Sometimes when I think things are going my way, they aren’t. And when I fail to notice this it’s usually because I’m not paying sufficient attention. It’s much better to keep watch over events as they unfold than to form doubtful impressions of them. That way I’m given a chance to notice that things aren’t necessarily the way I think they are. The fact is that life refuses to be shaped into conformity with my own hopeful version of events. There’s humility, gentleness, even wisdom that comes with the discovery of personal limits. I know all this, and yet I sometimes forget that my happy imaginings exercise no necessary influence over the way events actually unfold. That’s when I’m most likely to think I have things under control, failing to notice indications that suggest otherwise. For three years now, I’ve served as Senior Buddhist Chaplain at High Desert State Prison, a maximum-security prison in Susanville, California. The Buddhist inmates at the prison had been without a teacher for more than four years at the time, and so I was asked if I would please come. I had my plans pretty well mapped out at the time and didn’t really want to undertake another responsibility. Furthermore, High Desert State Prison is on the east side of the Sierra Nevada Range, a two-and-a-half-hour drive from the west side town of Chico where I live. I said I’d think it over. The decision was taken out of my hands the day I first laid eyes on the prison complex and met the first of my potential students, most of whom are serving life sentences. After passing through the outer perimeter of the prison with its lethal web of electrically charged wiring and after negotiating a seemingly endless series of electronically controlled gates that opened and shut behind me, I finally arrived on a catwalk outside cell C5–218 where I peered through a thin slit of a window at the face of a nineteen-year-old Asian boy who was serving a sentence for first-degree murder and wouldn’t even be considered for parole until he was in his mid-fifties. I told him who I was and what I’d come for. At first he seemed confused by the information, wondering what my appearance at his cell meant for him. But then, he suddenly brightened, a smile breaking out on his face, and he asked, ”Are you my teacher?” And without a thought for the consequences, I said, “Yes, I’m your teacher,” “Are we going to have Buddhist services?” “We’ll have services,” I told him. And so for all my plans to the contrary, life had turned me in a direction the difficulties and blessings of which I could never have foretold.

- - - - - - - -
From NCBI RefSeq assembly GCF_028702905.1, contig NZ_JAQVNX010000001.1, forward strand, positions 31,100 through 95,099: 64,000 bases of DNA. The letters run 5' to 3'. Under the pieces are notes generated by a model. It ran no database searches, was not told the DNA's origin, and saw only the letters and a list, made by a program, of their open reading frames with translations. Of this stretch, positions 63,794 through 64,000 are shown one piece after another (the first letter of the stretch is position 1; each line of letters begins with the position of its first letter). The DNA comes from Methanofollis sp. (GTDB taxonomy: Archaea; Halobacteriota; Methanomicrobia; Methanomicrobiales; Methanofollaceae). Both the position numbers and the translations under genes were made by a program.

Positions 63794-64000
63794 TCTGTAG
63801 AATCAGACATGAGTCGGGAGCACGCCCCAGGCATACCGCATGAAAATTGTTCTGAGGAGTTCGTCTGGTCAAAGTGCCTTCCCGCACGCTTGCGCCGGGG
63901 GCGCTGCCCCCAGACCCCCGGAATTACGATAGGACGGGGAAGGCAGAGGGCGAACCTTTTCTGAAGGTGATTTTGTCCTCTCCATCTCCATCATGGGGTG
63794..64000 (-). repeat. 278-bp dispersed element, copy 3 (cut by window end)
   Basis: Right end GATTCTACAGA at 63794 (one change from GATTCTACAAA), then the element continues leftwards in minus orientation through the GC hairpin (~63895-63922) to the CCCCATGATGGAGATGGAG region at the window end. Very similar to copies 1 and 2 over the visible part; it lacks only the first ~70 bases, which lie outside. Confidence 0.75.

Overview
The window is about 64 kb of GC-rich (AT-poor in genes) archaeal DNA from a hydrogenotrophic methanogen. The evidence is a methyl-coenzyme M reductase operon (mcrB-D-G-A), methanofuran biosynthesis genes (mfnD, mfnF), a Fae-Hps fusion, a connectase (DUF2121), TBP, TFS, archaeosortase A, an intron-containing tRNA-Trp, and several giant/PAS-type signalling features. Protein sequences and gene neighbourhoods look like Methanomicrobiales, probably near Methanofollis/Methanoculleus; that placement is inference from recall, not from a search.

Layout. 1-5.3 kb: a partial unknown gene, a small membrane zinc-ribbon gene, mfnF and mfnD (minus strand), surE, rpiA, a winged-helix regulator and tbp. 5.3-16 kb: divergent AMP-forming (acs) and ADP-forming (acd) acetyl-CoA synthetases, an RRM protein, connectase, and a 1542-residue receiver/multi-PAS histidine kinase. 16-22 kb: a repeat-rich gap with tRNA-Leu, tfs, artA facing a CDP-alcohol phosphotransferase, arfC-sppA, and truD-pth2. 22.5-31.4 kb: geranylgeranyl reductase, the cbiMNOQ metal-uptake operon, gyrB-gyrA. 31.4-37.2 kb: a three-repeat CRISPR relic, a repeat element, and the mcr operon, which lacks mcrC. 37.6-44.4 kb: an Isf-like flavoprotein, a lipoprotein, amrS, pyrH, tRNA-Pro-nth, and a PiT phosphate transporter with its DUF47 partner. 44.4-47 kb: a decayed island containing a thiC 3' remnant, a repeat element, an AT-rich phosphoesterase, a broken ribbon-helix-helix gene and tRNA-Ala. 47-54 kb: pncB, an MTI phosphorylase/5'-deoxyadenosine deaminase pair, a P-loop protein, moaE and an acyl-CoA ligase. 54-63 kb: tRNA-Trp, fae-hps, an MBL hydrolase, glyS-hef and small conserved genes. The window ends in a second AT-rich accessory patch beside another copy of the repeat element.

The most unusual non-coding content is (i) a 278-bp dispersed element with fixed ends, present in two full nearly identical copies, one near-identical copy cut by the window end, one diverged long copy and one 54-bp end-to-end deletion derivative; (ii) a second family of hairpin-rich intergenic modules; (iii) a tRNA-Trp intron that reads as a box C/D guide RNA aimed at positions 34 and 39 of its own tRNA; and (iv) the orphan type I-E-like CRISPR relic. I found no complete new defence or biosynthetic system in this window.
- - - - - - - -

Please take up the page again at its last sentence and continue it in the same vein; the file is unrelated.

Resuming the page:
The first Buddhist service in the C-Yard complex brought me sixty inmates, the guards patting them down one after another as they filed into the chapel to remove their shoes and hats and find themselves a cushion or chair to sit on. If circumstances were strange and unfamiliar to me, it was equally so for the inmates, most of whom were southeast Asians familiar with Theravada and Pure Land Buddhist traditions but unacquainted with Zen. Whatever their expectation was for a teacher, I wasn’t it. For one thing, I’m Scandinavian, not Thai, Burmese, or Vietnamese. For another I wasn’t a Theravada or Pure Land priest. I’m a Zen teacher, and when my own teachers put me to the task of teaching, it was understood that my qualifications were to teach in the Zen tradition in which I was trained. I explained this to the inmates, telling them that I would offer them what I could but that I wasn’t authorized to teach in other traditions. I assured them that while Zen services might seem unfamiliar to them at first, they would be less so in time. “The elements of Buddhist practice that I’ll teach you will be those that are central to all Buddhist traditions,” I explained. At the time, that seemed right and reasonable to me. But “right” and “reasonable” or not, it wasn’t going to work. For a year and a half, things went seemingly well. The inmates arrived faithfully for meeting after meeting and did whatever was asked of them. It seemed to me that High Desert Zen Sangha was a reality, and that together we were finding the Way. It was a period in which I had the unfortunate comfort of reading only those positive evidences that left me feeling no need to adjust what I was doing. Still, from the very beginning, some of the inmates had repeatedly lobbied for a ceremonial feast, dedicated to Amitabha Buddha of the Pure Land, at which they could celebrate the Pure Land and give thanks to the ancestors. I kept putting the request aside, repeating that I was a Zen teacher and could only offer what I knew. And then one day I drove over the mountains to conduct a Zen service to which no one came. I laid out the thirty zafus donated by Chico residents, placing them in five rows of six each. I set up the altar with an Avalokiteshvara statue and another of the Buddha. I lit a candle and readied the incense for Zazen. And when the time came for my students to appear, the guards told me they had refused to leave their cells. When this was repeated a second time, I sat in the painful silence of the chapel and looked long and hard at the empty rows of cushions. I don’t know if I can really say that I’d said or done anything wrong but it hadn’t helped much to be “right.” Right or wrong, I’d been effectively shut down. My reading of circumstances had been partial, failing to register anything contrary to my optimistic view of things. But regardless of how well I thought things were going and regardless of how reasonable and justified my actions had been, the work of eighteen months to build a sangha at High Desert State Prison had been brought to a halt. One of the older inmates who’d led the request for an Amitabha feast had called for a boycott, and once again C-Yard was without a Buddhist teacher. I’d lost control of the situation, or to put it more accurately, I’d lost the illusion of control. Nonetheless, not getting my own way has often been a blessing in my life, and this turned out to be no exception. All the stiffness about being right and principled went out of me, and alternatives were clarified. I could either walk away from the whole painful and awkward situation, telling myself that I’d done my best and leaving High Desert State Prison for good. Or I could negotiate with the inmates. In the end, I couldn’t walk away. I’d come to love my students and couldn’t imagine leaving them if it was possible to stay. I was brought by “misfortune” to listen this time, forced to listen actually, to what my students had been saying about a feast, because I obviously hadn’t understood the importance of it to them. I’d watched them come to the chapel, service after service, faithfully doing Zen practice under my direction, and had somehow failed to see that we were heading toward a breakup. When I finally talked to the elder inmate who’d shut me down, what I learned from him humbled me and brought me closer to the view of the world held by my students. “When you came, we thought you’d be on our side,” he said. “If you would just meet us half way….” he went on. “We have no joy here in prison. A feast would be a celebration. We could have some fun. I’ve been here twenty years, but the younger ones need this even more than I do, though they may not know it yet.” He sat across from me in the “common” area at a little metal table bolted to the floor, the metal stools we sat on bolted down as well. He was dressed in the prison issue of worn and faded blue pants and shirt, indistinguishable from the clothing of any other inmate. Beyond him were the tiers of cells, one of which had been his only home for half his life and where he might very well end whatever years life would allot him. And while we talked, an armed guard stood over us to prevent physical contact. He had virtually no control over the details of his outer life, the activities of every hour of the twenty years he’d spent in prison dictated by others. The only reason he was sitting talking to me now was because I’d requested it. Yet, ironically, he could at a word bring the students back to services or extend the boycott as he saw fit. Before we parted, he asked, “So, what can I tell them?” “Tell them we’ll have a feast,” I said. I sometimes forget not to trust my own reading of surface appearances. I allow essential doubt to languish. I lull myself into a sort of lazy and comforting perception of circumstances and so lose touch with fact. When I do so, it’s a lapse of the first and last principle of Zen: pay attention. And a sangha? I thought that my students at High Desert State Prison were so set upon with demeaning and demoralizing conditions that I, as their teacher, was called upon to create for them a refuge in which they could find at least a few moments respite from their ordinary deprivations. I characterized them as helpless, and myself as the helper. I underestimated their strength and didn’t take them into equal partnership in the forming of our sangha. I didn’t remember that I needed them every bit as much as they might need me. They taught me that and helped me return to the roots of my practice. What I’ve learned from not getting my way at High Desert State Prison is that believing I’m in control of a situation is an isolating perception that leads to certain error. I thought I was “in charge” of Buddhist practice at the prison, falsely depending on that fact for maintaining control of a situation that by its very nature is always threatening to go to pieces. But I wasn’t in charge. What little control I’d managed to exert was only by the grace and consent of my students. And isn’t this the way it always is? Isn’t actual circumstance the final arbiter of what is or isn’t going to happen? Has it ever really been within anyone’s power to dictate outcomes? At their insistence, the students and I are meeting each other half way now. I’m on their side and they’re on mine. They dutifully practice daily zazen, and I’m learning the Pure Land chant that calls upon Amitabha.